Letters of Note is one of my favorite websites.
Yesterday, LoN shared this note from James Dean, which he wrote shortly after moving to New York to pursue an acting career, and before he became James Dean™:
Being an actor is the loneliest thing in the world. The stage is like a religion you dedicate yourself to and then suddenly you find that you don’t have time to see friends and it’s not for them to understand you don’t have anybody. You’re all alone with your concentration and your imagination and that’s all you have. You’re an actor.
He wrote that note in 1952. During the next three years, he would star in East of Eden, Giant, and Rebel Without A Cause ... then his life was over. I can see him, sitting alone in New York -- a city that can make the most gregarious, confident person in thw world feel tiny and insignificant -- writing that down, staring at an uncertain future that stared right back at him. It's hard to separate the actor and his work from the legend, but when I read this yesterday, I wondered if he was able to enjoy the success that he eventually had, or if he was just one of those artists who need the pain and anguish to create.
But this stuff that he thought made being an actor feel so lonely? I think it’s what makes being an actor awesome. I love being left alone with my concentration and imagination. I love making something where something wasn't before, using my imagination and that weird thing in my artists' brain that makes me weird. (Come to think of it, that’s what I love about being a writer, too.) One of my favorite acting teachers, who helped me level up quite a bit, once told us that when we're performing, whether it's for an audience of thirty or an audience of three thousand, we have to be committed to our character, completely consumed by the scene, and intimately connected to the other actors. She said that acting was "quiet, public solitude," and for some reason I never bothered to examine too closely, I grokked that, and it's stayed with me ever since.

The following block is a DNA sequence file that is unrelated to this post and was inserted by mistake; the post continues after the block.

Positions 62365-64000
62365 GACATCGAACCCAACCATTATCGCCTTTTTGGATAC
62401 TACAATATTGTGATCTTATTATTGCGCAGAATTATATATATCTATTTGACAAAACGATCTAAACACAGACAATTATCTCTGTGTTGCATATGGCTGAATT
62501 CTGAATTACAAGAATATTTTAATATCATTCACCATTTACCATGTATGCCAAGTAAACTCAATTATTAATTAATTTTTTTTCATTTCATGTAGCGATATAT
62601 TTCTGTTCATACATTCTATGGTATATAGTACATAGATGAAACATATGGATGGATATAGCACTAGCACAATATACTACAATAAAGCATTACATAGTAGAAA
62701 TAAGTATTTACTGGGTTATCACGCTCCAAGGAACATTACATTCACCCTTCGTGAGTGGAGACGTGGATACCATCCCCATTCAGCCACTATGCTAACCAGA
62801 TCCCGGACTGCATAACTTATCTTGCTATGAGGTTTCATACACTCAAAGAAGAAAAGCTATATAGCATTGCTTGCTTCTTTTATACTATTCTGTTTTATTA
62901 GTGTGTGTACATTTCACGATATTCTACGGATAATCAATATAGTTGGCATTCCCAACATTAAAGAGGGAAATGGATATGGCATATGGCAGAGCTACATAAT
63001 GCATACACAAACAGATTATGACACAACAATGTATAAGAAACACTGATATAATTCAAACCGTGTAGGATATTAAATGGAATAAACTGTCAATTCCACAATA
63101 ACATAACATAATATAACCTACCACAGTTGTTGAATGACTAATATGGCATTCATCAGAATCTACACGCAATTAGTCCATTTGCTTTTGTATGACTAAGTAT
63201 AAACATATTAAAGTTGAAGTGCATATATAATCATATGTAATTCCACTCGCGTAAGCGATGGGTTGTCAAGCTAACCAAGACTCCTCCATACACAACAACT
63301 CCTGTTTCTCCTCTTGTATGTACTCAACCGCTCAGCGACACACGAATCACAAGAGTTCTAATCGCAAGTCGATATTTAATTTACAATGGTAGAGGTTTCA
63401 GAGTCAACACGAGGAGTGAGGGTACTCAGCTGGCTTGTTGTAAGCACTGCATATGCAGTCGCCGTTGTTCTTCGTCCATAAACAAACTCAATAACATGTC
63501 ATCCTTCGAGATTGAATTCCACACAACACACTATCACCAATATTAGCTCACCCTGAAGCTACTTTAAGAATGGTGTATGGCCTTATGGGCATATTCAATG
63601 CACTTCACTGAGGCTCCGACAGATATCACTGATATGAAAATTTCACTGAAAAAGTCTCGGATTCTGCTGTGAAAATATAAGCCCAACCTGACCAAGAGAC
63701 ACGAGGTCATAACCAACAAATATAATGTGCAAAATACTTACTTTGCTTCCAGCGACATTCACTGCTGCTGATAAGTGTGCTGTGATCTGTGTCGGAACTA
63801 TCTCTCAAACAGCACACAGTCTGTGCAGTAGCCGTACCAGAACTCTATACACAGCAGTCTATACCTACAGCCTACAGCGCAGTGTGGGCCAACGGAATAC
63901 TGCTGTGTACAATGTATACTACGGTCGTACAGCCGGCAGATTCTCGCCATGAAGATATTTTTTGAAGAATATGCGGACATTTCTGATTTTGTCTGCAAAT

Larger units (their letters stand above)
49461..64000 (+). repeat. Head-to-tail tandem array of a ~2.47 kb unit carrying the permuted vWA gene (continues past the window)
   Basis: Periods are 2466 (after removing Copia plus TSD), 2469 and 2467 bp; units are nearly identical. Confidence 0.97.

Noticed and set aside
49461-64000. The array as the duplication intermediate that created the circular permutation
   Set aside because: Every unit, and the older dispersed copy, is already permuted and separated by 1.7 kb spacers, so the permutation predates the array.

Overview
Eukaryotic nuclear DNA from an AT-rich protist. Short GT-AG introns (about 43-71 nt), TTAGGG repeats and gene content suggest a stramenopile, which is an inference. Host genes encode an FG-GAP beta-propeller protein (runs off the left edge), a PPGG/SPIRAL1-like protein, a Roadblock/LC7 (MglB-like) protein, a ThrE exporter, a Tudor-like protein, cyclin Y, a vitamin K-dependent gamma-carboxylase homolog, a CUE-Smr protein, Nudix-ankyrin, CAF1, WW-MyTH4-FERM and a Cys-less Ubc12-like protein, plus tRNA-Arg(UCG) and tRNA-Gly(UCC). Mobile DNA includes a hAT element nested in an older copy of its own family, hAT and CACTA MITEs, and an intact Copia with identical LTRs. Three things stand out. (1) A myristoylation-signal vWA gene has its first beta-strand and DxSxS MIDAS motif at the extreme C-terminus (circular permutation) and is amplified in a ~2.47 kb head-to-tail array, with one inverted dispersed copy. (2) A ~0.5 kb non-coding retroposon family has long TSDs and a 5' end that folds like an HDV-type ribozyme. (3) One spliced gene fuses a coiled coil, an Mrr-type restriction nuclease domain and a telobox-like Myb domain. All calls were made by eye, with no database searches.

I always feel sad when I think about or watch James Dean, knowing that he died so young, before he really had a chance to figure things out the way we do when we get into our thirties. I hope that, if he had, the lonely kid who wrote that note would have once day found comfort in quiet, public solitude.